Intended to dovetail with the Las Vegas Antique, Sporting Arms and Custom Knifemakers Show on Jan. 16-18, the Greg Martin Auctions auction was an exceptional success, realizing more than $3 million in sales.
The auction featured two collections of Colts. The Buck Stevens collection offered 77 lots including one of the rarest firearms in existence – the historic Colt Single Action Army Revolver Serial No. 1. Called the “Peacemaker.” This Colt, along with background material and its custom gold-embossed display case, was estimated to bring $500,000-$1,000,000. When the auctioneer’s gavel came down, Serial No. 1 stole the show – realizing $862,500 and a new world-record price for a Colt Single Action firearm sold at auction.
Celebrated since its discovery in 1925, only five collector owners had possessed this handgun. As the first in the unique production run of Single Action Army revolvers – and its copies – No. 1 is an American icon, and among the most revered firearms ever manufactured. The gold-tooled and inscribed leather case was custom made by Arno Werner Bookbinders to showcase the rarity and significance of this important and historic Colt.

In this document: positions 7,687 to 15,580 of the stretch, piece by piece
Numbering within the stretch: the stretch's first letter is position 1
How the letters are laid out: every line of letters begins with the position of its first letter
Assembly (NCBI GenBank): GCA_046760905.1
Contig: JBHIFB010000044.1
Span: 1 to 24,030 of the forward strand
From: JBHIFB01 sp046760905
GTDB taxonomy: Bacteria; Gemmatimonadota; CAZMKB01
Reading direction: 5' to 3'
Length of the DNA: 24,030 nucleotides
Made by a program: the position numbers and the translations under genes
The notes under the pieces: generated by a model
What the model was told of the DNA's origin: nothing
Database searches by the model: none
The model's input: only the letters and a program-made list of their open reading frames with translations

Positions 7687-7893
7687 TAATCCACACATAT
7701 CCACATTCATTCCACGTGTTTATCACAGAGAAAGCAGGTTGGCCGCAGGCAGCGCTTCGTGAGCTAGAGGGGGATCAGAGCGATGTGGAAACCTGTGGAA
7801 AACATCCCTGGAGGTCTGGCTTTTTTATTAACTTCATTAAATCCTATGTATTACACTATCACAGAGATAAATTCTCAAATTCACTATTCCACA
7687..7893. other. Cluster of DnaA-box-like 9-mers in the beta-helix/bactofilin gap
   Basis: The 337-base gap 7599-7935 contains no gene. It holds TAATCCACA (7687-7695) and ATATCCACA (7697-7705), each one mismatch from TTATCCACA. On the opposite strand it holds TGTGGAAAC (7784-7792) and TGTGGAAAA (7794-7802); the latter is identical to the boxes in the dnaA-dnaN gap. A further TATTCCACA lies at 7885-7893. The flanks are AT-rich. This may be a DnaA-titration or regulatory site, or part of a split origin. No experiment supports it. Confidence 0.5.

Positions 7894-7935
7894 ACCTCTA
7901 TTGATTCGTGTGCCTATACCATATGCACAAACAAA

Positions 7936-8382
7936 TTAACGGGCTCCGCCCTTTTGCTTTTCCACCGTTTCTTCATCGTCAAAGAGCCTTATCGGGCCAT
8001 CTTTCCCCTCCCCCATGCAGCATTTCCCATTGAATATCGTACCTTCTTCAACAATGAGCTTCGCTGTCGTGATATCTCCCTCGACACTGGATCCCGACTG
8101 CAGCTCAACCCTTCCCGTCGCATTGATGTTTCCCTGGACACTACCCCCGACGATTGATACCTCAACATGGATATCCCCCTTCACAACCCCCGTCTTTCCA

“Big Medicine,” a Single Action Army .45 caliber 4 3/4-inch revolver made for Crow chief and Custer scout Big Medicine, complete with extensive history, more than doubled its estimate. The unique inscription was factory-engraved on the barrel top, to rear of the front sight: “Big Medicine/Chief of Police.” The detailed history, in a loose-leaf binder, includes the documenting factory letter, background on the Chief, and the origin of his revolver, a gift from 17 U.S. Army officers to a man respected for his bravery and service record. The Big Medicine Colt is the only 19th-century Indian single action documented in the factory records. The price realized was more than double the estimate of $50,000-$70,000, selling for $149,500.
The second assemblage showcased in the January auction – the Colt factory archives collection – presented firearms unique in American history. Offered to the collecting public in three parts, the collection features more than 1,200 lots, from the Colt factory’s earliest years through today.
Greg Martin, principal of the company, was pleased with the auction – but not surprised at the results. “Quality and rarity attract buyers,” Martin said.
Click here to discuss this story and more in the AntiqueTrader.com message boards.